RoboPlants of the Future: MIT Engineers and Scientists Develop Tree on a Chip
A collaboration of engineers at the Department of Mechanical Engineering of the Massachusetts Institute of Technology (MIT) has presented a more advanced version of a "tree-on-a-chip" that can mimic the pumping mechanism of plants.
A tree-on-a-chip is a microfluidic device that pumps water passively through the chip without the help of external pumps or moving parts, reported Phys.org. The version made by the team led by Professor Anette Hosoi was able to pump water at a steady rate for a period of several days. This is a far departure from earlier attempts that stopped pumping after a few minutes.
The key difference of this tree-on-a-chip device is the presence of sugar. The idea came from the study's co-author Jean Comtet, who recognized that the leaves produced sugar that powers a plant's transport of water.
The microfluidic chip is designed with channels that mimic the xylem and phloem that have semi-permeable membranes. The xylem channel was filled with water and the phloem with water and sugar. This system is the attached to a tube that draws up water through it, New Atlas reported. The water in the system moves at a steady rate because of the additional sugar that is placed on top of the phloem. The water keeps on flowing because of osmosis.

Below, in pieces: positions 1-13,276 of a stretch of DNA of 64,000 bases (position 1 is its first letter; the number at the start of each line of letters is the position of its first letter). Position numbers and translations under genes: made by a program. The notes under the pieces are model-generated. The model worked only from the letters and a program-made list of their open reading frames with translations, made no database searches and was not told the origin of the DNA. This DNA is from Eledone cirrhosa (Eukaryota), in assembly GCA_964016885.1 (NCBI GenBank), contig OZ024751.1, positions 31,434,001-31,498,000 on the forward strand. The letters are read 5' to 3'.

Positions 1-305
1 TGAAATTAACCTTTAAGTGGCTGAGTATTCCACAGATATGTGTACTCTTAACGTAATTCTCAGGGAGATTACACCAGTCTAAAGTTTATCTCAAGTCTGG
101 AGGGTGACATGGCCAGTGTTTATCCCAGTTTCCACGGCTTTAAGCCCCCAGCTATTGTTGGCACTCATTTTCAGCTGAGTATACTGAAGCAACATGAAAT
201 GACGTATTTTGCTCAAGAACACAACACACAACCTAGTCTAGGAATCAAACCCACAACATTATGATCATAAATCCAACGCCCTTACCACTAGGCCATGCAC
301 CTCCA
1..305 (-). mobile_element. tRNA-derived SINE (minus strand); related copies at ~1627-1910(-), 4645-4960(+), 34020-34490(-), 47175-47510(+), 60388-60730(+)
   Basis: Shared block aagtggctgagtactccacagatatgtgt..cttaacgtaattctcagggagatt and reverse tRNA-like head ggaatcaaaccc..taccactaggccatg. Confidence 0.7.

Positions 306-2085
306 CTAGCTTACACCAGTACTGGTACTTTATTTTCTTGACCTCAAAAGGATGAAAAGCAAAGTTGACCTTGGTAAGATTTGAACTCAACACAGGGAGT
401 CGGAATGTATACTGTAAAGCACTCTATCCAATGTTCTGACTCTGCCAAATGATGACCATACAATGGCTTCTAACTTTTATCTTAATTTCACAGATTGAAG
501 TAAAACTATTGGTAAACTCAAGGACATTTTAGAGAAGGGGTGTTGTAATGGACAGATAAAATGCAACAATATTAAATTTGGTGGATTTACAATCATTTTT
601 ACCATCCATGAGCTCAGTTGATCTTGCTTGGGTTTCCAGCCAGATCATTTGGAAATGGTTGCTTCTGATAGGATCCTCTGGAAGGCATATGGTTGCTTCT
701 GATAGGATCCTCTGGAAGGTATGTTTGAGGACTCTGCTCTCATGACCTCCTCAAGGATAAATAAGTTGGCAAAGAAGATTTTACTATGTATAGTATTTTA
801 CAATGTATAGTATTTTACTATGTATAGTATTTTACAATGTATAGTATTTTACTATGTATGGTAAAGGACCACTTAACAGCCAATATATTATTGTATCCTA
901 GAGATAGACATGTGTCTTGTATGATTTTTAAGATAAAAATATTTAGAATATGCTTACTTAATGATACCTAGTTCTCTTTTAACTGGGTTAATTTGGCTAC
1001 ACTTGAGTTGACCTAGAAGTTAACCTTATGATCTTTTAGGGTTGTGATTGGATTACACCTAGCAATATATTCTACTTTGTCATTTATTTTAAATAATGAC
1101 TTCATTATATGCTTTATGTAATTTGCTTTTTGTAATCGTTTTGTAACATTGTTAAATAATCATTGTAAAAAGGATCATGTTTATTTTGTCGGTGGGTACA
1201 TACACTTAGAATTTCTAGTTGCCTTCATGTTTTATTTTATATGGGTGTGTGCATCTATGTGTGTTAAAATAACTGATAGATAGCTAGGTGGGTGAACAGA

This success on tree-on-chip technology is a huge leap for cheap complexity and microfluidics. This will enable engineers to create miniature robots that have complex parts. A huge obstacle in robotics is the development of small parts that are very expensive. The goal they imagine is to put it in a small robot that can do hydraulic motions but does not require parts or active pumps.
This breakthrough microfluidic device was developed in coordination with and partly funded by the Defense Advance Research Project Agency (DARPA). This was first published in Nature Journal.